Liberia's former transitional president, Gyude Bryant, is out on bond after being arrested Tuesday morning on charges of economic sabotage. He is accused of embezzling more than $1 million during his two-year rule. His successor, Ellen Johnson Sirleaf, has made fighting corruption one of the major priorities of her presidency. Naomi Schwarz reports from VOA's regional bureau in Dakar.
Liberian Solicitor General Tiawan Gongloe confirmed Gyude Bryant had been arrested.
"He was charged with economic sabotage which under our laws is a misuse of public money, misdirection of revenue, just misappropriation of public funds, of converting it from public purpose to your own use," he said.
The arrest is the culmination of an investigation that began last year. An audit conducted by the Economic Community of West African States had accused several top officials in the interim government of misusing public funds, but Liberian investigators took their time compiling evidence.
Gongloe says the charge is a first-class felony.
"So if he is found guilty, he [runs] the risk of being jailed for a maximum period of 10 years and restituting the amount that he is charged of converting to his own use: $1.4 million," he said.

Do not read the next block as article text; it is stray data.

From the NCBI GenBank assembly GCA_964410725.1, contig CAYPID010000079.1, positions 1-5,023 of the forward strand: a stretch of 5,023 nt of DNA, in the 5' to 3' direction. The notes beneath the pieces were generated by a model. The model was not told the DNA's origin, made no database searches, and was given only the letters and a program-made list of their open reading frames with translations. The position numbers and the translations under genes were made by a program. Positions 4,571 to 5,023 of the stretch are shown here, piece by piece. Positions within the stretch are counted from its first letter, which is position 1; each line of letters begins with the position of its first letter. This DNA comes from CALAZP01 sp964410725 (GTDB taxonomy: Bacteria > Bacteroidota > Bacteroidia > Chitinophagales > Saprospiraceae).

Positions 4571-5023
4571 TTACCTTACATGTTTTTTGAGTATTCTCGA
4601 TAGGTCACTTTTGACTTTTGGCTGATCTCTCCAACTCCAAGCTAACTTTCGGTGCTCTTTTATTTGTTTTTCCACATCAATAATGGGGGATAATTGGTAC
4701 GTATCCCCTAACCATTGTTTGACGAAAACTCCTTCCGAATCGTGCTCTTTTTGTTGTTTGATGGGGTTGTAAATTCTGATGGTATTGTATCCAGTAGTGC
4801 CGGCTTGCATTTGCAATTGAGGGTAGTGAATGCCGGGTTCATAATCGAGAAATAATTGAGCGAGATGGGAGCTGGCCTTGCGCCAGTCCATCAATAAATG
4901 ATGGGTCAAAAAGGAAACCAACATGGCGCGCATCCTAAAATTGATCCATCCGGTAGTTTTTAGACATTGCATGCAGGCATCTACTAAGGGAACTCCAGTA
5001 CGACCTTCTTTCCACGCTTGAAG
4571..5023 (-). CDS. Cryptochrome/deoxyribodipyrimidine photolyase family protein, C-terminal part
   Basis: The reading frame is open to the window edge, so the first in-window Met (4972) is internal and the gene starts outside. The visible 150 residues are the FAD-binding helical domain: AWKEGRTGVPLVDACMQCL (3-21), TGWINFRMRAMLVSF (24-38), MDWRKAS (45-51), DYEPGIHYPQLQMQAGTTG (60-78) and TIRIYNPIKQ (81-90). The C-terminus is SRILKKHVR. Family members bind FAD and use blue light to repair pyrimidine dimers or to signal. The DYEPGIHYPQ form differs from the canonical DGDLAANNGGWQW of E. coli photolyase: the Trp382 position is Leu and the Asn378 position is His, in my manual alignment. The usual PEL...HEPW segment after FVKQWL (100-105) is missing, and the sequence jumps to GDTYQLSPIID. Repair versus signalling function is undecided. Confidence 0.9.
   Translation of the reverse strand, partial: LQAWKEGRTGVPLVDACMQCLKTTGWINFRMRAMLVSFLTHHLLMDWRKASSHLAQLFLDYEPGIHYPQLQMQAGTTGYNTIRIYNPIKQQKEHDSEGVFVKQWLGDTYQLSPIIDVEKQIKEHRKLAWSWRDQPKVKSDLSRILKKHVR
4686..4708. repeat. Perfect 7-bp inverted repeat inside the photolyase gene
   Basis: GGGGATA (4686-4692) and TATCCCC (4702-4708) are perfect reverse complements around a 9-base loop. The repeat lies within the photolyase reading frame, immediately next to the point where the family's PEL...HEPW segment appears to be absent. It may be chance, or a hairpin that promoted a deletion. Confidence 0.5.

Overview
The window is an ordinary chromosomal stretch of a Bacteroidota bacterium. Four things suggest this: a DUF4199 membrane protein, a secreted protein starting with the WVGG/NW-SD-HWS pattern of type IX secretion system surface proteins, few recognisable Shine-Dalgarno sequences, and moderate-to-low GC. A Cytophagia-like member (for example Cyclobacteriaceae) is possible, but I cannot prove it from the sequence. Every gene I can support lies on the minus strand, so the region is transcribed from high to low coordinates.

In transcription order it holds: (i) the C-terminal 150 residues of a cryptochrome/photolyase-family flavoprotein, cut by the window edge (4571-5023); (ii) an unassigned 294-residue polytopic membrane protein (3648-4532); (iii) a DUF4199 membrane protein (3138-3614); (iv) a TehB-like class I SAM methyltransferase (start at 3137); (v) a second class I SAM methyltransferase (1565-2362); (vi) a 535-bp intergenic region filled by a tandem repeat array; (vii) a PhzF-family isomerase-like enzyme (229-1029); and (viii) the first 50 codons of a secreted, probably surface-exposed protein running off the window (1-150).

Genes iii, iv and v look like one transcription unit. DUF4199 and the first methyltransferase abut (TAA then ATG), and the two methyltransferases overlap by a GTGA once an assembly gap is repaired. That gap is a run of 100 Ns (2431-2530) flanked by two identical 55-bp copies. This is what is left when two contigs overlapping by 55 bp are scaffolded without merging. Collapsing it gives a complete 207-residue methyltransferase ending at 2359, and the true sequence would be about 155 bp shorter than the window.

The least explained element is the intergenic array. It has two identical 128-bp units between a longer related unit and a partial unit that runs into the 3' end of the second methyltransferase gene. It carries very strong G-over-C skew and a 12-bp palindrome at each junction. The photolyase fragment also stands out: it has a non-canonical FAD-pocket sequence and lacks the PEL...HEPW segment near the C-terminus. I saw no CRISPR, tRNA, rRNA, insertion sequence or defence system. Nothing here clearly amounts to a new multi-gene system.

Mr. Bryant, a businessman, was chosen by regional and Liberian mediators to lead the interim government after Charles Taylor was forced from power in late 2003. His two-year rule ended in 2006 when Ellen Johnson Sirleaf won democratic elections.
Gongloe says the arrest of Mr. Bryant shows the current government's commitment to fighting corruption.
"The fact that Mr. Bryant, who was chairman of the transitional government, has been arrested and brought before court for abuse of public office by committing economic sabotage should send a clear signal that there is no one above the law," he said.
The solicitor general says this is an important step to show Liberians and the international community that the country, resource-rich but seriously impoverished, is moving forward after more than a decade of civil war.
Local journalist Prince Collins says Liberians were eager to learn what would happen next in the case.
"Everyone in Liberia is listening to the radio," he said. "All are following the arrest of Gyude Bryant. There are a lot of people around the residence of Gyude Bryant to watch the scene."
He says most Liberians support Ms. Sirleaf in the fight against corruption, although some of her political opponents say it is going too far.